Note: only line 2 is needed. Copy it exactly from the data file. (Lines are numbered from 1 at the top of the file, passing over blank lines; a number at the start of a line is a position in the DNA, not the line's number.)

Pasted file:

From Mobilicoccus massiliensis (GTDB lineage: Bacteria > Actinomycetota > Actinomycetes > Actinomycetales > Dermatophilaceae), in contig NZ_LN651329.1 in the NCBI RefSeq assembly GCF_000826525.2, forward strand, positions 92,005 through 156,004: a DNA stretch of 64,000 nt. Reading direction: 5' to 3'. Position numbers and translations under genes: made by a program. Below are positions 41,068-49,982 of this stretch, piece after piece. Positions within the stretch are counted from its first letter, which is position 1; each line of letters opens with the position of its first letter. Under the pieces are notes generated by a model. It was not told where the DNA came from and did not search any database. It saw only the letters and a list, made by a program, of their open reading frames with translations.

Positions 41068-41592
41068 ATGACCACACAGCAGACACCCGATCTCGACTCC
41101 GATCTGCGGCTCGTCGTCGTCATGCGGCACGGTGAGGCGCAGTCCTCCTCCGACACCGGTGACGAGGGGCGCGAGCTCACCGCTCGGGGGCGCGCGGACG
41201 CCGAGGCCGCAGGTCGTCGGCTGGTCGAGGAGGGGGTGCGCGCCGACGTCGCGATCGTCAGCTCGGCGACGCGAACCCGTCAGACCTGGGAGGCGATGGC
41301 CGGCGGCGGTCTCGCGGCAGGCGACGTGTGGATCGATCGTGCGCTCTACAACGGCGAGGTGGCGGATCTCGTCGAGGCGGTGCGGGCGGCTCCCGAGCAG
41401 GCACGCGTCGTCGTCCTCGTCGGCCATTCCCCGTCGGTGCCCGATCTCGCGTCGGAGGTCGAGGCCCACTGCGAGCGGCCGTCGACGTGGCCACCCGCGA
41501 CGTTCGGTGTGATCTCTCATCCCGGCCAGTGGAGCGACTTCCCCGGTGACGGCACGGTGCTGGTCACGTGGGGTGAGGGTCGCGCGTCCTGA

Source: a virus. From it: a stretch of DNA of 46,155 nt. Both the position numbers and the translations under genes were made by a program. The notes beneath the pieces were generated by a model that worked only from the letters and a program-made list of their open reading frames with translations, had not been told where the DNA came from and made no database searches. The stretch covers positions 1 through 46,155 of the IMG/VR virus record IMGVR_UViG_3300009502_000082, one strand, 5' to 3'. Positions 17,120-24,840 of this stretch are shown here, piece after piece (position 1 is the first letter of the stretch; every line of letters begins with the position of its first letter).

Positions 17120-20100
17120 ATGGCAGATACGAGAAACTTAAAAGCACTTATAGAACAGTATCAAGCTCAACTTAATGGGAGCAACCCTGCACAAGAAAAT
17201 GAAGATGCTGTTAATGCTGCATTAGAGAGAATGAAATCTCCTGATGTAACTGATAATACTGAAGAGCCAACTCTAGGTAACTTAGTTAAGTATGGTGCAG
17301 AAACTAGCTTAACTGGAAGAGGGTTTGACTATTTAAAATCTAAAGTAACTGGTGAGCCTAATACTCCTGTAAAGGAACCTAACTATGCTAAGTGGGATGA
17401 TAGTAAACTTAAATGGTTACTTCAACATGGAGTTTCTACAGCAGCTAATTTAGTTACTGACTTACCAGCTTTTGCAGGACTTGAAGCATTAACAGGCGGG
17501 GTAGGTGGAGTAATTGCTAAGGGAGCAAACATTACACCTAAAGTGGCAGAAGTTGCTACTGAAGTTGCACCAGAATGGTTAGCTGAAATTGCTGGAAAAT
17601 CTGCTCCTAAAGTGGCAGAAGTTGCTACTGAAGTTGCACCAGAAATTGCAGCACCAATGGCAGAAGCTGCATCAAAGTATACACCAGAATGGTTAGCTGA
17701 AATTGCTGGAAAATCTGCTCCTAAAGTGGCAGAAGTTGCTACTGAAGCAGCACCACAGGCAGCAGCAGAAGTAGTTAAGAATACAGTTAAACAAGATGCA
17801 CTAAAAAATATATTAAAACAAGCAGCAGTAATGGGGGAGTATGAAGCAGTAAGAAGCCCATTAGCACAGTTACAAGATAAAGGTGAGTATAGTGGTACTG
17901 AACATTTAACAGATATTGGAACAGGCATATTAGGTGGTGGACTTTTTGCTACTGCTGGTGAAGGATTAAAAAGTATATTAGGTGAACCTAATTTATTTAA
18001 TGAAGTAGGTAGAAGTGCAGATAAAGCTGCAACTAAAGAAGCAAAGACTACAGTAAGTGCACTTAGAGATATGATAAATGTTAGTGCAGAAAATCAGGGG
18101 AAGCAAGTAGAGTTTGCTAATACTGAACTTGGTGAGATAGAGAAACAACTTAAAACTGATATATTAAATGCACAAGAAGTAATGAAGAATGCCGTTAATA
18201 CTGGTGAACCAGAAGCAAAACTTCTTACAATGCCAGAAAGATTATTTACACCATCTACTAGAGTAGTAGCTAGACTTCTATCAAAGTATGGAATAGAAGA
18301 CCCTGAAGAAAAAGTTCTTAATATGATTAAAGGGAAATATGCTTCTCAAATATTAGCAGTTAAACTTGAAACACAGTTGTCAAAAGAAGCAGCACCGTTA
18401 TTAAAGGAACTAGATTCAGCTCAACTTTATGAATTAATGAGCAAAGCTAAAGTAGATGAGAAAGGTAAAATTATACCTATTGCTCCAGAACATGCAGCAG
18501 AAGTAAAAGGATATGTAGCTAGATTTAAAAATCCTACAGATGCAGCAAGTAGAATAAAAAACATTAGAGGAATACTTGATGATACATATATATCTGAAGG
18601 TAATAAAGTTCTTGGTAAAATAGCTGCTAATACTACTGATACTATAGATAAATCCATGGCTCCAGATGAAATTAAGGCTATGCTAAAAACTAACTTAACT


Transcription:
Positions 41068-41592